The Republicans offset these expenditures and tax cuts by doing at least three things:

  • They cap Medicaid enrollment beginning in 2020 and then begin to phase-out the Obamacare Medicaid expansion after that by not allowing any new enrollments.
  • They move the funding of the Medicaid program to a per capita allotment formula using 2016 as the base year for calculating a particular state’s payments and then increasing that in future years by the medical care component of the consumer price index. Currently, the states receive federal payments based upon their actual cost increases—a level almost always higher than the increase in the medical CPI—meaning there will almost certainly be less money for the states in future years.
  • They replace the Obamacare individual market premium subsidies, which favored lower income people, with flat age-based credits. At the lower income levels, these premium credits would generally be much less than the support Obamacare now provides:

Republicans argue that their less regulated individual health insurance market will provide cheaper plans than Obamacare currently provides meaning consumers won’t need the higher Obamacare subsidies.

It is not at all likely the House Republican proposal will provide cheaper plans:

  • Republicans are proposing the repeal of the individual mandate fines/taxes for those who don’t have coverage.
  • They are replacing the individual mandate with a paltry 30% surcharge for 12 months on anyone signing up for insurance after they become sick.

I have long argued that if we could get more like 75% of those potentially eligible into the risk pool, it is only about 40% under Obamacare, premiums could come down 30% to 40%. The problem with this Republican proposal is that while the better middle class subsidies would likely improve participation among this group, the combination of worse low-income subsidies and the paltry late enrollment penalty would likely make the existing pool worse. There is little likelihood that these changes will, on a net basis, materially improve the overall risk pool’s viability and therefore bring premiums down.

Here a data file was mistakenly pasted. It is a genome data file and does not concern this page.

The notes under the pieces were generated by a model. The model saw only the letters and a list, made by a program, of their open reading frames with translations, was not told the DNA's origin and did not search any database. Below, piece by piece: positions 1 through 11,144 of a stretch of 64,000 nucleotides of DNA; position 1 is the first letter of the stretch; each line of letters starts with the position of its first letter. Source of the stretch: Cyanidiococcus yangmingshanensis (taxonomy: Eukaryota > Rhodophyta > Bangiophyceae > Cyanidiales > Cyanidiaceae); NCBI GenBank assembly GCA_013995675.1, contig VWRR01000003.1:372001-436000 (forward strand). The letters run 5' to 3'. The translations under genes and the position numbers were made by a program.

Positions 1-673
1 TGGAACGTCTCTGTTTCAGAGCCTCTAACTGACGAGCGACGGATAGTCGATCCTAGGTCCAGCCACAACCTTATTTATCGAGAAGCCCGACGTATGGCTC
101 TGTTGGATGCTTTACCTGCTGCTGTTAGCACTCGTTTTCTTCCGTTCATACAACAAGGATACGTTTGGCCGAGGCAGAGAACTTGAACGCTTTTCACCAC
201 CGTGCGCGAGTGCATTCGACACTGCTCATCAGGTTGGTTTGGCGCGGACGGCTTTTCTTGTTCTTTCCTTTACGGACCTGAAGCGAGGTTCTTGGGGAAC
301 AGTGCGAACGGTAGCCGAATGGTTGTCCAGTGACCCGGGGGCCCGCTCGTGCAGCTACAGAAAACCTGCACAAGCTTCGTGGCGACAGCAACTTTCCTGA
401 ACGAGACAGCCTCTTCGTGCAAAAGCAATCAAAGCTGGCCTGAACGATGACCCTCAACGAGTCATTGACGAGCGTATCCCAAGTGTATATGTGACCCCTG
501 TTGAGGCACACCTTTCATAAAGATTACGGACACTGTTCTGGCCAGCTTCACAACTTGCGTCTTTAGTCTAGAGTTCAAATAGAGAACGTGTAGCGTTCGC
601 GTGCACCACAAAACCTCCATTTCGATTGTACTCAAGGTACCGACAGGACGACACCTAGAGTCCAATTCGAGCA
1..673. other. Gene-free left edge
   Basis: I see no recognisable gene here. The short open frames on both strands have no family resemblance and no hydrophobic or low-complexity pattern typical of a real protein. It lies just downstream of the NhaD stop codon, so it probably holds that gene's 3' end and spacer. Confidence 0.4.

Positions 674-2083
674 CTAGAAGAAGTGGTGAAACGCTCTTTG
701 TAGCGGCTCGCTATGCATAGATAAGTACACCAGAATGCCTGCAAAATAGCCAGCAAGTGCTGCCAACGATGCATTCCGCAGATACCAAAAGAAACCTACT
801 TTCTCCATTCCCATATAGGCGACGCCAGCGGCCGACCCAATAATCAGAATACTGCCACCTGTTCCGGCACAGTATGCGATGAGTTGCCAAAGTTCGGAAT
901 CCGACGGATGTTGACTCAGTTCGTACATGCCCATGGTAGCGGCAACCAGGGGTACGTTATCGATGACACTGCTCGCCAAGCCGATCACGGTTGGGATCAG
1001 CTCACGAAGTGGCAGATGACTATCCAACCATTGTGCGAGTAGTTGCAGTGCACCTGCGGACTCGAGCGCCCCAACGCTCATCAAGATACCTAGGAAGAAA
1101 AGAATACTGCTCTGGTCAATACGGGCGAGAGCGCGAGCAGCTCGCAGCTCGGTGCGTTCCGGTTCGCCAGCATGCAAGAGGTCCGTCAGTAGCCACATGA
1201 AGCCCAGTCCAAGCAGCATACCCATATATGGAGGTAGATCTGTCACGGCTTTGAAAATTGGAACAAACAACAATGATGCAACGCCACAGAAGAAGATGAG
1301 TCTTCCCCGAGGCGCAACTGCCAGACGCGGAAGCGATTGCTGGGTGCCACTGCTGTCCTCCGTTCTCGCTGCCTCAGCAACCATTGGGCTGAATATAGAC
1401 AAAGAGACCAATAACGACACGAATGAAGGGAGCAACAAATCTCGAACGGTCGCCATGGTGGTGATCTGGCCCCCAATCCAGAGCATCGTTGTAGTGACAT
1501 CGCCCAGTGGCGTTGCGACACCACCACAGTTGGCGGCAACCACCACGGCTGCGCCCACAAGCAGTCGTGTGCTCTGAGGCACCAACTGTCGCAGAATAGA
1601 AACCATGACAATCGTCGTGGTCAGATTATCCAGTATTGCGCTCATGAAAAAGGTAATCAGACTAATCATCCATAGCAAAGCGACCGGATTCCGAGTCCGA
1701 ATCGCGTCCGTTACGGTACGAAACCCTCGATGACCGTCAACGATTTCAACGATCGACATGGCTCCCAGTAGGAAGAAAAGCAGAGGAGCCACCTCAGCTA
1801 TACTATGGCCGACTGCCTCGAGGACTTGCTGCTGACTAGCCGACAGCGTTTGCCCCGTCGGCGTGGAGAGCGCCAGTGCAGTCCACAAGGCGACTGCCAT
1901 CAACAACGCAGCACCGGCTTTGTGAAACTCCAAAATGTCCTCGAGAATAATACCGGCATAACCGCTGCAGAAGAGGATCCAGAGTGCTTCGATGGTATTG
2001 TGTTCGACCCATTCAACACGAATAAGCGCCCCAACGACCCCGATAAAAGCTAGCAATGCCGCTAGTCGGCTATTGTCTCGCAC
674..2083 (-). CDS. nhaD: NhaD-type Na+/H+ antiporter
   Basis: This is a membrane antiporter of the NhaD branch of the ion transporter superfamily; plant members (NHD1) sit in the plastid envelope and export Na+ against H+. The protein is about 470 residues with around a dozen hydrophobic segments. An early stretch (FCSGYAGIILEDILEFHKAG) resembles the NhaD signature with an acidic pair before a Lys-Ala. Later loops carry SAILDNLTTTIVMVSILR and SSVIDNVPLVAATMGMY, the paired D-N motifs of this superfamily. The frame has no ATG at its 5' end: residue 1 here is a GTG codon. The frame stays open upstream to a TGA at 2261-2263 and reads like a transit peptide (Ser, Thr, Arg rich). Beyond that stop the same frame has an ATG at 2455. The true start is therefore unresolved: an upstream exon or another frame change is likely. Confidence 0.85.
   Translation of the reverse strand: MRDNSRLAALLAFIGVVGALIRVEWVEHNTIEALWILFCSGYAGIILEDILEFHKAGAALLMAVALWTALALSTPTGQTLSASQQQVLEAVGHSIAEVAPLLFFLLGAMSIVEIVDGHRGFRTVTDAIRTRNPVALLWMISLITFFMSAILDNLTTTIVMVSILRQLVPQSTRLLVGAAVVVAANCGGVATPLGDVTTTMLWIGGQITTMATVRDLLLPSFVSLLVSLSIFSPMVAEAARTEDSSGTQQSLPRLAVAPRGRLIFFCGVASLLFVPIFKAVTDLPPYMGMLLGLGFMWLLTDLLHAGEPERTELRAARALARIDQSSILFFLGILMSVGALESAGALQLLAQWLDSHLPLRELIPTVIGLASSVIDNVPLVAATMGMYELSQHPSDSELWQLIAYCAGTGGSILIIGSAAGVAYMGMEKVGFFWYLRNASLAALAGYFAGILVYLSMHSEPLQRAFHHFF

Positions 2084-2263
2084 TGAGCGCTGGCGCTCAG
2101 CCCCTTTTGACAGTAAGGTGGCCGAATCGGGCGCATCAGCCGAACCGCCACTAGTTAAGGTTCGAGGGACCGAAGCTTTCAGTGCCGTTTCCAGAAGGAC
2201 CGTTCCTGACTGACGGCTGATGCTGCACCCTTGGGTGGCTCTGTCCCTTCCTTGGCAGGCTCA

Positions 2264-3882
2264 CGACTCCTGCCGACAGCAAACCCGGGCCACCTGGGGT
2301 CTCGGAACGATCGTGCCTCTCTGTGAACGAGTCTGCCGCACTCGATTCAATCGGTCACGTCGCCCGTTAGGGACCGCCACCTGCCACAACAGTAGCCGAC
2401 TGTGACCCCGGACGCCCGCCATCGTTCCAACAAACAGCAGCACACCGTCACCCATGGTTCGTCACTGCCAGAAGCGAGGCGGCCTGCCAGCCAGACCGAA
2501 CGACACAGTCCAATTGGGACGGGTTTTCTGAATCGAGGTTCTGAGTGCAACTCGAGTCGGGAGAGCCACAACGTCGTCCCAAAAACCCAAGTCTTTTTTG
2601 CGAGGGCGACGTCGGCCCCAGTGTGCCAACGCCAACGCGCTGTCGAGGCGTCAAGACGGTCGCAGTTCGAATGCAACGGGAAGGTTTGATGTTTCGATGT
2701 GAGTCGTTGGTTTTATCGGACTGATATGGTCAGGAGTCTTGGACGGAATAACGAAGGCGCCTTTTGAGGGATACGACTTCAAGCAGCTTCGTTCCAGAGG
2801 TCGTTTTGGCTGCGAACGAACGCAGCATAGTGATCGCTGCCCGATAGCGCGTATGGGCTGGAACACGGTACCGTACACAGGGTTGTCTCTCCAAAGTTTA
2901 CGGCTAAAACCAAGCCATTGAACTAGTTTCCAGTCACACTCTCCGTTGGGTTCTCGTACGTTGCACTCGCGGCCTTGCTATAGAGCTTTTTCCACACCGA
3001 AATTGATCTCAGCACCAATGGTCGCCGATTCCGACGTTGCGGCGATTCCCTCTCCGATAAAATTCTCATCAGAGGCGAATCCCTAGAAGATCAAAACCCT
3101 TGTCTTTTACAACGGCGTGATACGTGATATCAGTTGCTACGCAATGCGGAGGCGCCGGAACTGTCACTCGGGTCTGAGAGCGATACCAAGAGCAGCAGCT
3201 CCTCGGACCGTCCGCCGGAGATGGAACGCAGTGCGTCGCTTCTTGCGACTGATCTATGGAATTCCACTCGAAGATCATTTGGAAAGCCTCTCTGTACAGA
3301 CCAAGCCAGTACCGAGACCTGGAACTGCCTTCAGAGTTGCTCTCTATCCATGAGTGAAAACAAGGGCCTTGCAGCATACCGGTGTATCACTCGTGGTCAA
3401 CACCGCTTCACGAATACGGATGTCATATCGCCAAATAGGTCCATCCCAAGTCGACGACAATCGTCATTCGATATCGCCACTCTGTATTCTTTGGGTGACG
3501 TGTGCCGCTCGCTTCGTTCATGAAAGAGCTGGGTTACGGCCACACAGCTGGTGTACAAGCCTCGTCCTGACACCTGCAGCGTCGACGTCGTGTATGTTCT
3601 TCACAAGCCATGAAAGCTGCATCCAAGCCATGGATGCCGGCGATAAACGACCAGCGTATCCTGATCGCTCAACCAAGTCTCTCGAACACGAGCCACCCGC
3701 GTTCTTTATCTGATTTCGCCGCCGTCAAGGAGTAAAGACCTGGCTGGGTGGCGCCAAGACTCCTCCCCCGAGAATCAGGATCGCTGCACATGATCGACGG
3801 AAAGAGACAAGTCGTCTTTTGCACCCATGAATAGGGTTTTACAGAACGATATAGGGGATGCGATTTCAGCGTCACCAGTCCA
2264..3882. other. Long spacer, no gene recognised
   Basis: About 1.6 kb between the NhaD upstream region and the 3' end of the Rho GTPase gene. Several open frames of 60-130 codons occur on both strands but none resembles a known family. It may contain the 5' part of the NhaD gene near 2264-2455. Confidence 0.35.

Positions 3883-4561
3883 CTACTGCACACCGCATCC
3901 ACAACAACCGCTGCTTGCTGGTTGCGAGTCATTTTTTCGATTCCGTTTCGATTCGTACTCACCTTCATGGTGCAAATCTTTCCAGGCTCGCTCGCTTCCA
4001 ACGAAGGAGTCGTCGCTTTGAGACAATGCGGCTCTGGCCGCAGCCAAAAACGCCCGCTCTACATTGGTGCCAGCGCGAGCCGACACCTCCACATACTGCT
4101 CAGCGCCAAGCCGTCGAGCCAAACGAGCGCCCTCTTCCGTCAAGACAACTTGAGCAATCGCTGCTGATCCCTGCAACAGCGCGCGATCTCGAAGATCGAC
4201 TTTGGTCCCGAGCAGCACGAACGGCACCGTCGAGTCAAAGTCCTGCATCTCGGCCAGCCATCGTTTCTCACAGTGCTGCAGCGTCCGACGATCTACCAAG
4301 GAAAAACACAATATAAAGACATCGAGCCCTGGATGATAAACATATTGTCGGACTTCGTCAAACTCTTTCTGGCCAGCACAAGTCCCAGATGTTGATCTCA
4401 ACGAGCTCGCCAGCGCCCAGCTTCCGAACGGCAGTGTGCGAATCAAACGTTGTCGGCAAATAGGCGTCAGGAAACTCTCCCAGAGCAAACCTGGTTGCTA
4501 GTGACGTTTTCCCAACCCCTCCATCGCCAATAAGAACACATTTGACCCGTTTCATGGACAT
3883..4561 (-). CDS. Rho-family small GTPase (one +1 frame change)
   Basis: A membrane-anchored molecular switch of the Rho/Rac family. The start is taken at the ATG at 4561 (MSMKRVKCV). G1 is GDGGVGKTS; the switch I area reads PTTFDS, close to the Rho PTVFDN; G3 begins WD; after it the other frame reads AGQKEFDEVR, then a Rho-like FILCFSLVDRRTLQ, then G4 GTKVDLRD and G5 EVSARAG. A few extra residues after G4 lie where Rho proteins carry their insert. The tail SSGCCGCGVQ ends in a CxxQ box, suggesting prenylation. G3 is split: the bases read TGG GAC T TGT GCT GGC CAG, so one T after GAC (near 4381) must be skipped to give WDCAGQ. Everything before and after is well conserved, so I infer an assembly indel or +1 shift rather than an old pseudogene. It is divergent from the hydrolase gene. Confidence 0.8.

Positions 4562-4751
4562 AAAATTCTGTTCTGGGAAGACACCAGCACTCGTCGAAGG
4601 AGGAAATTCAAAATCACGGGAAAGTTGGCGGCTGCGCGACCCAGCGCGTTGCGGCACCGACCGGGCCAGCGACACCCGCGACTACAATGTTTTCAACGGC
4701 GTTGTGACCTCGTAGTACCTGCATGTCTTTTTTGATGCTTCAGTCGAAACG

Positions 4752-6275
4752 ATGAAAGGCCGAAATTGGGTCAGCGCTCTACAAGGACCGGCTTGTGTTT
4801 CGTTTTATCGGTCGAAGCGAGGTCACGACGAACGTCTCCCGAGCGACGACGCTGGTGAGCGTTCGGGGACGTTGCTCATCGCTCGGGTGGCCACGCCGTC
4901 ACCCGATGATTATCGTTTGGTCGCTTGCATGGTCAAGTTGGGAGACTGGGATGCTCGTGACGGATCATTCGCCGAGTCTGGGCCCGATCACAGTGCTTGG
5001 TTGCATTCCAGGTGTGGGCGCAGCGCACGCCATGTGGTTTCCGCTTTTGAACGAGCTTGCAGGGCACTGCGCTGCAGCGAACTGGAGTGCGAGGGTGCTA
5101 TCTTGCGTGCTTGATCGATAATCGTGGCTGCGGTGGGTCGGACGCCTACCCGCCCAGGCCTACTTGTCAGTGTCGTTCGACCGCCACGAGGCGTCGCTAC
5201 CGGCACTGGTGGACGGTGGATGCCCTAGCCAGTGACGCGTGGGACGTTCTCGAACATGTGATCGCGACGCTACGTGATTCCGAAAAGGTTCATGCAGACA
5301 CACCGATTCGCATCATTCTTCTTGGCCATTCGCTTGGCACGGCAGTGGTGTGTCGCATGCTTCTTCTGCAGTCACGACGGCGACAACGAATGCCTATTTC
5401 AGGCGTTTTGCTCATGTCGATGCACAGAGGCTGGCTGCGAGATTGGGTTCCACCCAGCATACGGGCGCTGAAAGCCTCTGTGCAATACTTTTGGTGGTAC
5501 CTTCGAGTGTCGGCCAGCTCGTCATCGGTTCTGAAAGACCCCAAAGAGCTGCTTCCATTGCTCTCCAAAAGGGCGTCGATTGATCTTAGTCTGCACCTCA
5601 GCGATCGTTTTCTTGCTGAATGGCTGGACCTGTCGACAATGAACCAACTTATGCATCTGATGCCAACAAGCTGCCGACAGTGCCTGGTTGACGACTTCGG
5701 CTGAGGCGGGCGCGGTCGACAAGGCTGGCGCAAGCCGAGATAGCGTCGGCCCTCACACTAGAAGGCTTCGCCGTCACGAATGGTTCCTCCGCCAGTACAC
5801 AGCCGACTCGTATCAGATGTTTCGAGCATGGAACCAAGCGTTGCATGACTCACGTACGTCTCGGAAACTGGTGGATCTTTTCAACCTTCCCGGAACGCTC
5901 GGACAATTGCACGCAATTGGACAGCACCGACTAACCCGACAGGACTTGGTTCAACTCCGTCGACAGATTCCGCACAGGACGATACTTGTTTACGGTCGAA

Health plans would be able to offer skimpier plans. The Republican claim that many could buy a catastrophic plan for the cost of their flat age-based tax credit is likely credible.

But, it is hard to see how many low income people will see value in a “free plan” that still has a $2,000, or $3,000, or $4,000 deductible before they can use any benefits given that an individual at 100% of the federal poverty level makes $12,000 a year.

This weekend, HHS Secretary Price said, “I firmly believe that nobody will be worse off financially in the process that we’re going through, understanding that they’ll have choices that they can select the kind of coverage that they want for themselves and for their family, not [that] the government forces them to buy. So there’s cost that needs to come down, and we believe we’re going to be able to do that through this system. There’s coverage that’s going to go up.”

The CBO didn’t agree with the Secretary. And, neither can I.

The House Republican plan does a much better job than Obamacare in providing health insurance to the working and middle class. But it does a much worse job in affording access to affordable health insurance to those with low incomes.